This is the start of a potentially very fruitful UK-China relationship
Flying back from a China last month I reflected on the fact that if the UK can inspire the logistics sector in this burgeoning economic giant, this will put the UK in a very good place indeed in terms of global trade.
Just as the US voting public returned Barack Obama as President for four more years, the globe’s second biggest economy has been choosing its new leadership, albeit in a rather different process. Despite their different political approaches, these two countries will be driving the global economy.
2011 marked the first year that China’s urban population (690 million) surpassed that of its rural areas (656 million) and it is staggering to see how fast the country is speeding towards an urban population of one billion by 2030. Chinese workers are flocking to its emerging cities, such as Hefei in the Anhui Province, which is considered to be one of the main science and education bases in China, and was, appropriately, the location for a conference in October hosted by the Chinese Federation of Purchasing and Logistics (CFLP), which I attended, leading a British Council sponsored delegation from the UK.
Although just a Tier 3 city, Hefei still has a population of some 3 million people, which is three times the size of Birmingham. Looking at the skyline, it is not hard to count over 50 high-rise buildings of similar height to the 50 storey hotel in which we were staying. Four years ago it was wasteland. It is Tier 3 cities, like Hefei where the really exciting developments are taking place in a country where low cost manufacturing is no longer the growth driver.
Many western companies are bringing production back close to their R&D centres and domestic markets; and it is domestic consumerism that will be driving China’s opportunities. Our reason for being there was that the CFLP has been charged by the Chinese Government to improve the country’s logistics sector, which has in the last several years grown from seven per cent of GDP to 17 per cent, which in an economy the size of China is massive.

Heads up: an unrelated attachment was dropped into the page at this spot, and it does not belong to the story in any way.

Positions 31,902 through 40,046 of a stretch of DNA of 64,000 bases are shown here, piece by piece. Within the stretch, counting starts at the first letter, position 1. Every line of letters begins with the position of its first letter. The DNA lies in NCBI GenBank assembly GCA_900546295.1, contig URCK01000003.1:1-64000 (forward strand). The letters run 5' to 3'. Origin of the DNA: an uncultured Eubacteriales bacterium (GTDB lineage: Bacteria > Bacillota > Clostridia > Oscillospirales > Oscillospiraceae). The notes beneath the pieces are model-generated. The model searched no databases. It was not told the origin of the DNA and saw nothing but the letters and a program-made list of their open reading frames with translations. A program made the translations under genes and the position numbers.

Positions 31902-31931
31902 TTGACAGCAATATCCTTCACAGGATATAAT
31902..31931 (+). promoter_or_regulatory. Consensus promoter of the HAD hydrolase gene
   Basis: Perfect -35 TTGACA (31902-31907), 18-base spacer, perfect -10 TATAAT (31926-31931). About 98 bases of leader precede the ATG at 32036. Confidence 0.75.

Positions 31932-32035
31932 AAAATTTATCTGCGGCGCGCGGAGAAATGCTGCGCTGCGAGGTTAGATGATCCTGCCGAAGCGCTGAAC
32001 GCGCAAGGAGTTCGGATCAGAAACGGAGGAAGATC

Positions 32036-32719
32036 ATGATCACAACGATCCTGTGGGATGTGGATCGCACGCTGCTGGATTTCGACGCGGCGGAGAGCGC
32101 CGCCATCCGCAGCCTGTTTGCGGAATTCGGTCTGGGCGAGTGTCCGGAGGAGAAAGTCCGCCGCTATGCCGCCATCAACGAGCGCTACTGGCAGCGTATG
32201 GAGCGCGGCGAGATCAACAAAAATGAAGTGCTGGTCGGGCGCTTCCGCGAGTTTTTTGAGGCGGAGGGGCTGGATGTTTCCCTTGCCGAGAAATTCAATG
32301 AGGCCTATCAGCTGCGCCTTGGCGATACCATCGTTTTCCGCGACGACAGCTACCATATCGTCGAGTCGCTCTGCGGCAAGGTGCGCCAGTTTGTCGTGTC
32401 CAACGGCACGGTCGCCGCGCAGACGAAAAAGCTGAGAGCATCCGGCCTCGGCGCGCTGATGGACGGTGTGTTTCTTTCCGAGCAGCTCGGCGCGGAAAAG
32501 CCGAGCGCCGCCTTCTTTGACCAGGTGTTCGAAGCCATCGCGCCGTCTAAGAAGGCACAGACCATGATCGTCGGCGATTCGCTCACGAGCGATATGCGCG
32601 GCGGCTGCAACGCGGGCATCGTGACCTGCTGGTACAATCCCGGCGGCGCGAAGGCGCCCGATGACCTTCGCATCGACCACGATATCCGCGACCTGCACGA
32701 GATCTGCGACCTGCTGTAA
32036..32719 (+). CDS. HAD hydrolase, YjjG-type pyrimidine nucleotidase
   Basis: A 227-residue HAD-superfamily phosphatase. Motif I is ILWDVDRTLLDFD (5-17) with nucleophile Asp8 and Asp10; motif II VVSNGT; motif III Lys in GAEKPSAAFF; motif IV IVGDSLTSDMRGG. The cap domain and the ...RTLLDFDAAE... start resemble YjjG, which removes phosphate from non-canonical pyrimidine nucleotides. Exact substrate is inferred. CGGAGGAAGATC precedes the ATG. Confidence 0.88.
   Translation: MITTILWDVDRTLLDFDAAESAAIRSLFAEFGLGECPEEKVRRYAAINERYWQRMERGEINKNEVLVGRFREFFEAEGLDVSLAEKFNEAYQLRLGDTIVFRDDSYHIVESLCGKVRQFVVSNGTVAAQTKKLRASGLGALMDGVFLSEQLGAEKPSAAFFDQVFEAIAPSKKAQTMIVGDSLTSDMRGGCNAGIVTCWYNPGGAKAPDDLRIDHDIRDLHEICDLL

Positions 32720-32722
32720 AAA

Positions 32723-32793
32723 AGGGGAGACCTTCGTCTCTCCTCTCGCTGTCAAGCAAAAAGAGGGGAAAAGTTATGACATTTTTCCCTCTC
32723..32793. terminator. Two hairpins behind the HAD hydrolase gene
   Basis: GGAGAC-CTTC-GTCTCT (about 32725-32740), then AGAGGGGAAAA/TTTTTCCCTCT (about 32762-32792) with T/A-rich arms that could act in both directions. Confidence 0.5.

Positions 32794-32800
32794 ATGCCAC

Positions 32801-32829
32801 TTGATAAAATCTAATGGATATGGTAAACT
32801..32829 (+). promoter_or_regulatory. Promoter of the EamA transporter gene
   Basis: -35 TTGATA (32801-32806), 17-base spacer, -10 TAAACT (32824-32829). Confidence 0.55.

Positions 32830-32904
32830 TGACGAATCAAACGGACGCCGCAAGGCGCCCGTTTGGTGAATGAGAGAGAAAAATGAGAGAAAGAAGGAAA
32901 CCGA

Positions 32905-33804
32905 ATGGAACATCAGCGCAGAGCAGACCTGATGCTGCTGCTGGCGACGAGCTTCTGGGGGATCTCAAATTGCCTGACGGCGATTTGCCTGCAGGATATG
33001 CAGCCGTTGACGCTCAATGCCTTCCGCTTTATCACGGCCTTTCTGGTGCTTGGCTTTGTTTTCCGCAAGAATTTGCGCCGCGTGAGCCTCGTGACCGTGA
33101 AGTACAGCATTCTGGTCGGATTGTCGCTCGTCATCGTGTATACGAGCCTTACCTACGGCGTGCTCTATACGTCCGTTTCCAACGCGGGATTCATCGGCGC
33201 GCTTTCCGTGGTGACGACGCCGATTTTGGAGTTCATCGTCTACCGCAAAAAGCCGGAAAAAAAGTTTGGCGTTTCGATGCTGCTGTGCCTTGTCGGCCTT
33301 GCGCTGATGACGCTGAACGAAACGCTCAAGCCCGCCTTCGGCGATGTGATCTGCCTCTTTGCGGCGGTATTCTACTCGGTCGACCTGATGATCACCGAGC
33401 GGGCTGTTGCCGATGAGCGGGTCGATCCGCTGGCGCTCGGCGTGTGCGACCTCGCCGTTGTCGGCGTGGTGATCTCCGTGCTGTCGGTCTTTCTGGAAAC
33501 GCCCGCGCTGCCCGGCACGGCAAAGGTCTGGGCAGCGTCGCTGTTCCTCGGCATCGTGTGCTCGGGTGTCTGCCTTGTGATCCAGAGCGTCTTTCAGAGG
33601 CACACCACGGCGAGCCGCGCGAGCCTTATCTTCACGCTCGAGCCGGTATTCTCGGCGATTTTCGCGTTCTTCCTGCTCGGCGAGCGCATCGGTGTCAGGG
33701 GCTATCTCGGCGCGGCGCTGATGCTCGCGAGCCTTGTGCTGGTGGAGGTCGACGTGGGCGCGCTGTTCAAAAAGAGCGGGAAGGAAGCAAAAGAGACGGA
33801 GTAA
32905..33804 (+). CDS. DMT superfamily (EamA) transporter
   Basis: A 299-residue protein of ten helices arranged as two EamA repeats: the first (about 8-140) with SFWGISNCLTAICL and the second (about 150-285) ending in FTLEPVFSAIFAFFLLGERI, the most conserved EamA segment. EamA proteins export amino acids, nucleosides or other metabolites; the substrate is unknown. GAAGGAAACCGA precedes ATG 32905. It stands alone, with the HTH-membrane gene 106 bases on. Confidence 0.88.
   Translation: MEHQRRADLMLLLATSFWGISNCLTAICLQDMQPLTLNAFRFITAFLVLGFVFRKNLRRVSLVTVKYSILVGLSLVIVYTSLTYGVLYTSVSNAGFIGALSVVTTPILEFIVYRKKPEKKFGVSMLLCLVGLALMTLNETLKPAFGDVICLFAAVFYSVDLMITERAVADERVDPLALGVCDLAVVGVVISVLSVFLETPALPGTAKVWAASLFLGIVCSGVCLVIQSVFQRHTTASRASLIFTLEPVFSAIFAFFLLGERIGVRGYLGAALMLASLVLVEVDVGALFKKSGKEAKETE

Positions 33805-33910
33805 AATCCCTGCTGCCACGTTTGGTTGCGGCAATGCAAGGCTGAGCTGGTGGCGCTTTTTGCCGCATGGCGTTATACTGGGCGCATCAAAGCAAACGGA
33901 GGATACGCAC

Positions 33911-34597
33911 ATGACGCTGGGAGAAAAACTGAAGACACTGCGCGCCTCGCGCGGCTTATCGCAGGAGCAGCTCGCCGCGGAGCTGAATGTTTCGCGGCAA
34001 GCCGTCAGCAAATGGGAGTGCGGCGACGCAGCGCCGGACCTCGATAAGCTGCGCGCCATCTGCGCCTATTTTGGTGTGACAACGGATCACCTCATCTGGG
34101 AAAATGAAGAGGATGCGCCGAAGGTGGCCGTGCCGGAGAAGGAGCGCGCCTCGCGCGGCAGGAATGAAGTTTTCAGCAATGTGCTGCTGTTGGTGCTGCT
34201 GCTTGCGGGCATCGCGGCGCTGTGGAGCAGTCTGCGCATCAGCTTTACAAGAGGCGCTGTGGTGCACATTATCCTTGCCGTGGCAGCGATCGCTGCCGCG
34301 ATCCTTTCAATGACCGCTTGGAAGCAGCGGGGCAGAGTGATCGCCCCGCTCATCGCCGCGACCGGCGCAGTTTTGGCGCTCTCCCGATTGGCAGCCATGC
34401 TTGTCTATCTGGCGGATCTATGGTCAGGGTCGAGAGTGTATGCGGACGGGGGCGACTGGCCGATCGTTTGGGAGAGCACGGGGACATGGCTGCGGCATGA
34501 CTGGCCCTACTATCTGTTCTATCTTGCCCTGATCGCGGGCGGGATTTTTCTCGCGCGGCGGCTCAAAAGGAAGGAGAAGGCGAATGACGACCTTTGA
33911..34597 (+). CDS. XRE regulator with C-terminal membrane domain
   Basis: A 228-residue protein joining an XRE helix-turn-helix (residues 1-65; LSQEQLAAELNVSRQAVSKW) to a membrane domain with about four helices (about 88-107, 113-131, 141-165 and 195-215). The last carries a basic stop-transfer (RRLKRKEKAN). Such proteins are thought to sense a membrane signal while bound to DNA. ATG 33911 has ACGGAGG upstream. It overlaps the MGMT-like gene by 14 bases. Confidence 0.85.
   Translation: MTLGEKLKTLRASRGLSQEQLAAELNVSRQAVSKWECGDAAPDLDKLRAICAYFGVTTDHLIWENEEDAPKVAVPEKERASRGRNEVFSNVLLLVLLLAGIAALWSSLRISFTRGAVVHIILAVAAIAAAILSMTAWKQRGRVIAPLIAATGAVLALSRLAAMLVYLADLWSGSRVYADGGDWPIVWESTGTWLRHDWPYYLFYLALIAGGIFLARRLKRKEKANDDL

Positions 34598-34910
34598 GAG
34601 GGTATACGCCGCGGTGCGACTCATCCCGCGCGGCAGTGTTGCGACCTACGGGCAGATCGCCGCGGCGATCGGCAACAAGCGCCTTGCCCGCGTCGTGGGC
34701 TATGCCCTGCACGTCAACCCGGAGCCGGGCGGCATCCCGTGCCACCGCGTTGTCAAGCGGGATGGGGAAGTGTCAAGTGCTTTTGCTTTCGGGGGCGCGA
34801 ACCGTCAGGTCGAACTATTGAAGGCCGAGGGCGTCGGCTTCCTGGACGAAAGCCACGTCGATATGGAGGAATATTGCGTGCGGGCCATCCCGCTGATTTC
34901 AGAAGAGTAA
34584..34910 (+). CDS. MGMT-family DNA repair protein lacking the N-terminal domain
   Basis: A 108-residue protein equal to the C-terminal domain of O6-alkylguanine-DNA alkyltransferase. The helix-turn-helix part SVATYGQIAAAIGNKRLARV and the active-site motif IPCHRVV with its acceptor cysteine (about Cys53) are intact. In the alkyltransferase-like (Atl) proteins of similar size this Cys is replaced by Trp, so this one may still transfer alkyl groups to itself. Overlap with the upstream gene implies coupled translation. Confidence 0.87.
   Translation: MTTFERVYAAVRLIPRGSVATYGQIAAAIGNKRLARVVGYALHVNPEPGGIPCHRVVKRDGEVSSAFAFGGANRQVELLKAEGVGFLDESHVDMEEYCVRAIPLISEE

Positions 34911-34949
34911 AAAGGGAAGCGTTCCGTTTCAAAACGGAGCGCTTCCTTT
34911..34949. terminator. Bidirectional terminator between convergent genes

According to Li & Fung Research Centre’s China Logistics Industry Update 2012, China’s logistics industry demonstrated robust growth in 2011. In the land becoming known for astounding statistics, the total logistics value reached an incredible 158,400 billion yuan (up by 12.3 per cent year‐on‐year in real terms). That’s US$ 24 trillion, or to put it in more familiar parlance, £15,935bn, which of course dwarves the UK’s £93bn logistics sector.
The good news for our delegation derived from our counterparts’ admiration for the British system of National Occupational Standards (NOS) and the way they have been encapsulated in the Professional Development Stairway. The NOS set out, in detail a generic job role. They state what the standard is about and whom the standard is for. They consider all or the main tasks that can be expected to be undertaken to complete that occupation. This is further broken down into what a person needs to do and what they need to know and understand to complete that task.
China also wants to improve the vocational training of its logisticians – and here’s another big number: there are five million Chinese youngsters getting vocational training headed towards a logistics diploma. In 2003, the Chinese Government identified Logistics as a brake on economic growth and changed the structure of Logistics education in the country. The introduction of a three-tier logistics education system will, in turn bear fruit as the five million “graduates” illustrates.
However, they need help. The introduction of Standards is an essential early step but so is the need to “train their trainers” and give them the experience of working in logistics environments, which is essential if they are to train their future logistics workforce. There is a major opportunity here for UK logistics employers to help out here and to cement good working relationships with their Chinese counterparts in the process.
This coupled with the introduction of a “joint curriculum for logistics” will give us the opportunity to bring UK colleges and universities closer to their Chinese counterparts in a consistent and effective way.
This is the start of a potentially very fruitful UK-China relationship brought home by the fact that the Principals of China’s tier 1 colleges also attended the conference. These colleges offer a diploma, which allows qualification for up to 30 per cent of a degree. It will be interesting to translate this into the UK in co-operation with our further education colleges and universities.
Such initiatives place logistics at the centre of something that will be intrinsically good for the UK economy. If the UK logistics sector can share good practice with China then this will further cement UK’s position as the European logistics partner of choice for China.